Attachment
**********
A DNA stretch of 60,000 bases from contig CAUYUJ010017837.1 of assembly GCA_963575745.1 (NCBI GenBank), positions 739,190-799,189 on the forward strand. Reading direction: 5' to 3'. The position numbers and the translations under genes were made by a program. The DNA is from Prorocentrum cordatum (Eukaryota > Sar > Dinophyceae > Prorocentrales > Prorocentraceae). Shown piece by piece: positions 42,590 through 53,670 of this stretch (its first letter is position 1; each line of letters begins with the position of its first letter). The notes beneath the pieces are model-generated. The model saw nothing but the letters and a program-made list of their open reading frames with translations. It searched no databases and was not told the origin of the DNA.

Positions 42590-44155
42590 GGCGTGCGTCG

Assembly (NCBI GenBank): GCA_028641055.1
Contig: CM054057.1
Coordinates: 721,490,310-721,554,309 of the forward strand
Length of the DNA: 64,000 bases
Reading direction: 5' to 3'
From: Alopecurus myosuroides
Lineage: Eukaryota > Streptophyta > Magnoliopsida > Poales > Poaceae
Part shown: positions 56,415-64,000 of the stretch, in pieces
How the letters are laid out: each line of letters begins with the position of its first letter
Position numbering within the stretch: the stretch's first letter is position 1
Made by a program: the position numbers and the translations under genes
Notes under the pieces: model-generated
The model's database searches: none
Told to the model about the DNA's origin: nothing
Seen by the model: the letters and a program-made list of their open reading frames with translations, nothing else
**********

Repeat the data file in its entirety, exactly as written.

A DNA stretch of 60,000 bases from contig CAUYUJ010017837.1 of assembly GCA_963575745.1 (NCBI GenBank), positions 739,190-799,189 on the forward strand. Reading direction: 5' to 3'. The position numbers and the translations under genes were made by a program. The DNA is from Prorocentrum cordatum (Eukaryota > Sar > Dinophyceae > Prorocentrales > Prorocentraceae). Shown piece by piece: positions 42,590 through 53,670 of this stretch (its first letter is position 1; each line of letters begins with the position of its first letter). The notes beneath the pieces are model-generated. The model saw nothing but the letters and a program-made list of their open reading frames with translations. It searched no databases and was not told the origin of the DNA.

Positions 42590-44155
42590 GGCGTGCGTCG

Assembly (NCBI GenBank): GCA_028641055.1
Contig: CM054057.1
Coordinates: 721,490,310-721,554,309 of the forward strand
Length of the DNA: 64,000 bases
Reading direction: 5' to 3'
From: Alopecurus myosuroides
Lineage: Eukaryota > Streptophyta > Magnoliopsida > Poales > Poaceae
Part shown: positions 56,415-64,000 of the stretch, in pieces
How the letters are laid out: each line of letters begins with the position of its first letter
Position numbering within the stretch: the stretch's first letter is position 1
Made by a program: the position numbers and the translations under genes
Notes under the pieces: model-generated
The model's database searches: none
Told to the model about the DNA's origin: nothing
Seen by the model: the letters and a program-made list of their open reading frames with translations, nothing else